Project from David Binder Research Shows Bipartisan Support
SAN FRANCISCO — California is in the grip of a paradox – a college education has never been more important to have, but has never felt harder to get. With more qualified students than ever seeking a constrained number of seats, many students and their families worry that the promise of higher education will elude them. For the public university systems in the state – the University of California and the California State University – ensuring that all qualified California students can achieve their educational goals is an enduring challenge.
With an understanding that guaranteeing these systems’ future effectiveness—and student access to those systems—is a complex undertaking, the College Futures Foundation commissioned David Binder Research to reach beyond simple solutions by engaging a wide range of people with a deep stake in the success of California’s higher education system.
This qualitative research was funded by College Futures Foundation as part of its commitment to building a shared understanding between public policy makers and higher education leaders of the finance system challenges facing California public universities, as well as practical ways to solve them.
David Binder and his team conducted one-on-one interviews with business leaders, state finance officials, and Sacramento insiders. He also led group conversations with teachers and university employees, and focus groups with voters representing a diversity of political views and with students planning to enter college. His report paints a nuanced picture of California’s higher education system as it reveals a combined commitment from inside and outside the systems to provide California’s students with the education they will need to succeed in the new economy.
“We were struck by the clarity and thoughtfulness of the participants across the board,” said David Binder. “Policymakers, university staff, students, and voters across the political spectrum agreed that California’s public universities must be able to effectively serve the state’s students in the new economy, but they were careful to acknowledge that that success won’t be easy,” he said. “In particular, the notion of ‘free college tuition’ was frequently dismissed as unrealistic and even ill-advised.”
“In contrast to a number of other issues dominating the public debate today, Republicans and Democrats generally don’t see higher education finance reform in partisan terms,” said Russell Gould, Chairman of the Board of the College Futures Foundation. “We see this as a real opportunity to advance a conversation in a collaborative and constructive way.”
“More of our students than ever are ready to succeed in higher education and we owe it to them and to the state’s economic future to make room for them in our colleges and universities,” continued Gould. “College Futures is eager to work with David Binder’s group to further explore some of the topics from this study and other fundamental issues related to college access and student success.”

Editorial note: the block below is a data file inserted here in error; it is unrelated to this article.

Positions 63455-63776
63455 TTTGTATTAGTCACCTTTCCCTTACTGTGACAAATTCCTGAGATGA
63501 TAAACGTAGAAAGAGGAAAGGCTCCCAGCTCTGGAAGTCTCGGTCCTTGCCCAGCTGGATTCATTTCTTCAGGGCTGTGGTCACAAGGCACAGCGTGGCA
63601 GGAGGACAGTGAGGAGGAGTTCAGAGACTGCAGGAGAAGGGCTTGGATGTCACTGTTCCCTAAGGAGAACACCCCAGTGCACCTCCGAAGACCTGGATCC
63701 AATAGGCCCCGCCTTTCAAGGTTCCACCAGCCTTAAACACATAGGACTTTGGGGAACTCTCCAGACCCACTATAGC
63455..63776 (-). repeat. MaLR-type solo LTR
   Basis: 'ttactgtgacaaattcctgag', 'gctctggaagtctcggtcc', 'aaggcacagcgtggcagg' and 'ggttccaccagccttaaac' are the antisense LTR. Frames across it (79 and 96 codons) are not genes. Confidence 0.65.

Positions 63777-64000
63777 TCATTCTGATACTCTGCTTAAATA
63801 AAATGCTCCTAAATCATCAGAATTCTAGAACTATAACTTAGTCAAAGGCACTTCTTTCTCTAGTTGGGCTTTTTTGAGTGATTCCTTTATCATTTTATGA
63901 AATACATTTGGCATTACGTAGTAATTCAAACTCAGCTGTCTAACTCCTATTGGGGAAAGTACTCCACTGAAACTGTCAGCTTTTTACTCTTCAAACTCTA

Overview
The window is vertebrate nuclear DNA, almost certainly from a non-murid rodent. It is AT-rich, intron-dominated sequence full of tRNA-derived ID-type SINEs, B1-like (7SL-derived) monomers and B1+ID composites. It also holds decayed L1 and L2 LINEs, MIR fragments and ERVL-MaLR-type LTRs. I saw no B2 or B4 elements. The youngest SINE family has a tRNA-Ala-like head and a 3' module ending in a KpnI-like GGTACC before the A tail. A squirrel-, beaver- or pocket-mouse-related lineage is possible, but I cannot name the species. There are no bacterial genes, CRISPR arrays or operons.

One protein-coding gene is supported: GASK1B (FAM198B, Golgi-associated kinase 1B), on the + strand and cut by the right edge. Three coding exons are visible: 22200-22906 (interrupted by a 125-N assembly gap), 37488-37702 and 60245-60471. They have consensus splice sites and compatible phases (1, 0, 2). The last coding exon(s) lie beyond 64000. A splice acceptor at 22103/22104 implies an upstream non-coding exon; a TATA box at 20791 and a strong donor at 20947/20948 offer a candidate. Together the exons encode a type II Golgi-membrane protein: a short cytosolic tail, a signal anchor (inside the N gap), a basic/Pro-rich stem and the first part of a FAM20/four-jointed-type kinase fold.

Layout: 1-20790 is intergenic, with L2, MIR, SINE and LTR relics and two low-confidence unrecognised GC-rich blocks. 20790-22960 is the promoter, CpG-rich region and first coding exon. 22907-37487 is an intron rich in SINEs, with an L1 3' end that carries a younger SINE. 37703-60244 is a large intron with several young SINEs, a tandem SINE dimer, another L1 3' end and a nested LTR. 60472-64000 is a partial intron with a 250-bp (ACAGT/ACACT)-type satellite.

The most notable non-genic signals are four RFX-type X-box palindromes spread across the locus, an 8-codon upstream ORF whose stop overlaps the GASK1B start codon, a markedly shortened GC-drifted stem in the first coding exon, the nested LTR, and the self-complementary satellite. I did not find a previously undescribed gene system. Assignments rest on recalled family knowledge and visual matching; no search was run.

The research showed a general understanding among respondents that the systems would have to be more efficient, despite agreement that they are still underfunded, and there was strong support for a set of potential fiscal reforms that could stabilize spending and revenues over time.
“Ensuring adequate funding for public higher education will require addressing some challenging but solvable problems: stabilizing and increasing revenues, improving efficiency; and greater transparency and accountability,” said Jane Wellman, who authored College Futures Foundation’s recent report Securing the Public Trust. “The good news is that these solutions are seen as necessary and achievable, which is an essential first step.”
A few key points from the research bear noting:
The system is seen as relatively accessible to all.
- The most commonly cited positive feature was the ability for a diverse student body to access California’s public higher education system.
- Many also cite the system’s relative affordability, the tiered structure allowing for greater opportunities for all types of students, and the strength of the research conducted throughout the system.
Insiders and outsiders alike agree that the public higher education system needs to become more efficient and less wasteful.
- However, while people inside the system agree that efficiencies can and should be sought, they feel that the overall system will be unstable without additional reforms and funding.
Interviewees agreed on the need for a few major areas for reform: revenue stability and predictability, more revenues (apart from predictability), and improved accountability and transparency.
- Nevertheless, there was disagreement among the groups about the level of urgency with which these reforms are required. People inside the system believe reform is essential to prevent a significant decline in California’s higher educational system.
- In contrast, voters do not express the same sense of urgency about higher education finance reform as people more familiar with the system do.
The full research report from David Binder Research is available here: http://bit.ly/Perceptions_HigherEdFinance
Find more information on higher education finance reform for California here: www.higheredfinance.org
A previous qualitative public opinion study by David Binder Research on the topic of higher education and higher education finance can be found here: http://bit.ly/2kIrNsk